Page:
2.) Microsoft is phasing out support/new features for most pre-SP2 OS?s including Windows XP up to SP1. Yes, Microsoft WILL support you if you?ve got only SP1, but they are herding the masses toward SP2. For instance, the new Antispyware beta requires SP2. And you can bet that new goodies (i.e.
the new modules that will bolt onto Windows XP from Vista) will likewise do so.

So the bottom line ? is it really necessary? It?s not mandatory. You can muddle by without SP2 installed. But your machine will be at risk to a degree ? even with the firewalls/antivirus/antispyware installed AND you will be cut off from new technology and toys when they become available.

How to go about it...

The first thing to do is scan your computer for viruses and spyware. Be sure to do a full and thorough scan of the hard drive. There?s nothing that?ll ruin your day faster than an install that goes bad because some virus or spyware prevents a file from being installed properly and trashes Windows.
And speaking of which?

Just to be on the safe side, it?s generally a good idea to do a full and complete backup prior to doing the upgrade. Use whatever you?ve got to make a full and complete backup. Something along the line of Norton Ghost or Partition Magic or another, similar app that allows you to copy an entire hard drive to another partition or drive is generally best. While the installer for SP2 will back up your existing files (in case you want to or need to uninstall SP2 for whatever reason), a backup will save your hide should something go really wrong. And it?s generally faster to restore a backup than to reinstall Windows, all of your apps and recover your data.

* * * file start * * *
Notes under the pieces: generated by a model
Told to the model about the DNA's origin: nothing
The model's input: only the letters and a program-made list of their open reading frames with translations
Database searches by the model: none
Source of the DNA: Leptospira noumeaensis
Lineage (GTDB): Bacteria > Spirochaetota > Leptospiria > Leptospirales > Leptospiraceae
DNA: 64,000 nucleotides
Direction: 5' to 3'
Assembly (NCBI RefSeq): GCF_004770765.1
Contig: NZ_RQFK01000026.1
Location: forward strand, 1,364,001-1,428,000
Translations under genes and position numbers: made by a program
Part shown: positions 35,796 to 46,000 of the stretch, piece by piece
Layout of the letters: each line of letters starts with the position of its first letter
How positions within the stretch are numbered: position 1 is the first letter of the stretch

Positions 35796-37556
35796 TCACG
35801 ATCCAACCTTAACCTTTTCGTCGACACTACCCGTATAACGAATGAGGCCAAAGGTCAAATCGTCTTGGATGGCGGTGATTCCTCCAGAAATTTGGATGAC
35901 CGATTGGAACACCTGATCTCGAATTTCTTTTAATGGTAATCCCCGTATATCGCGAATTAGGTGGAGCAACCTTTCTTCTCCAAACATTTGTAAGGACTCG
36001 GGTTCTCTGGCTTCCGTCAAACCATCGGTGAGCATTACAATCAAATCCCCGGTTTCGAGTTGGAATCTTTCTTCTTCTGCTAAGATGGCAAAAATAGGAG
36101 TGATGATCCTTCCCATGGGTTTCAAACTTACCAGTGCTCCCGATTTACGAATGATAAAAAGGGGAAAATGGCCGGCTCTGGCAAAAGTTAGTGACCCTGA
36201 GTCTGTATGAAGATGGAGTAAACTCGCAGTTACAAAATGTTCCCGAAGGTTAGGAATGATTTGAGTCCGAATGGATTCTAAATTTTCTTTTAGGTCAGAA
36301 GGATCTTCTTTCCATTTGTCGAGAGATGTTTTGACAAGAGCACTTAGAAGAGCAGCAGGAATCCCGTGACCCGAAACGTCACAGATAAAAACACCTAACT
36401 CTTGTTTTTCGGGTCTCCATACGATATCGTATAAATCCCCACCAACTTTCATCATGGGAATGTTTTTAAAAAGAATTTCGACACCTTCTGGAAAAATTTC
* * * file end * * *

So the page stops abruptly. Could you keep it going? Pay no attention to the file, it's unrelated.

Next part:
If you?ve got a brand name PC (HP, Compaq, Dell, Gateway, etc?), you might want to check the vendor?s web site for any updated drivers that may be available and any information from the vendor?s site regarding how adding
SP2 might affect your machine.

Once you?ve got all of that done and out of the way, then you can proceed to Windows Update and do the upgrade. Or to make life simpler for future reference, you can always download the entire SP2 package from Microsoft and burn it to CD. Either way, plan on setting aside a few hours to do it. The upgrade is rather large and will take a while to download even with broadband. A good plan would be to start the download before you go to bed and let it do that part while you sleep.

Also, if you?ve got a laptop, be sure to plug it into the wall before starting. The last thing you would want to do is run out of power while you?re downloading or installing something like SP2. A broken download only means so much lost time but an install that goes south because the battery ran dry can really hose everything. (You DID do that full and thorough back up, right?)

Once it?s done installing, rebooting, etc? you should be good to go.

Submitted by: Pete Z.

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Answer:


There's been mixed feelings about updating to ServicePack 2 (SP2), but i would definitely recommend it.

Firstly, there are some updates which are not available via windows update, such as the pop up blocker in windows xp, the add-on manager and the information bar (which they nicked from mozilla Happy ).

According to Microsoft, this is what they have changed:

Windows Firewall, Setup, Resultant Set of Policy, Windows Update, Internet Explorer Feature Control Settings in Group Policy, Internet Explorer URLAction Security Settings in Group Policy, Internet Explorer MIME Handling Enforcement, Internet Explorer Network Protocol Lockdown, Internet Explorer Local Machine Lockdown.

I know this is a bit techy, but by looking at it, you can see that it covers mainly internet related items, which results in Improved Security.

Although most of the items in the service pack are related to security, there are some useful features (and some useless ones, like removing the professional bit from the boot screen - getting rid of the one reminder that we paid that little bit more for it Happy ).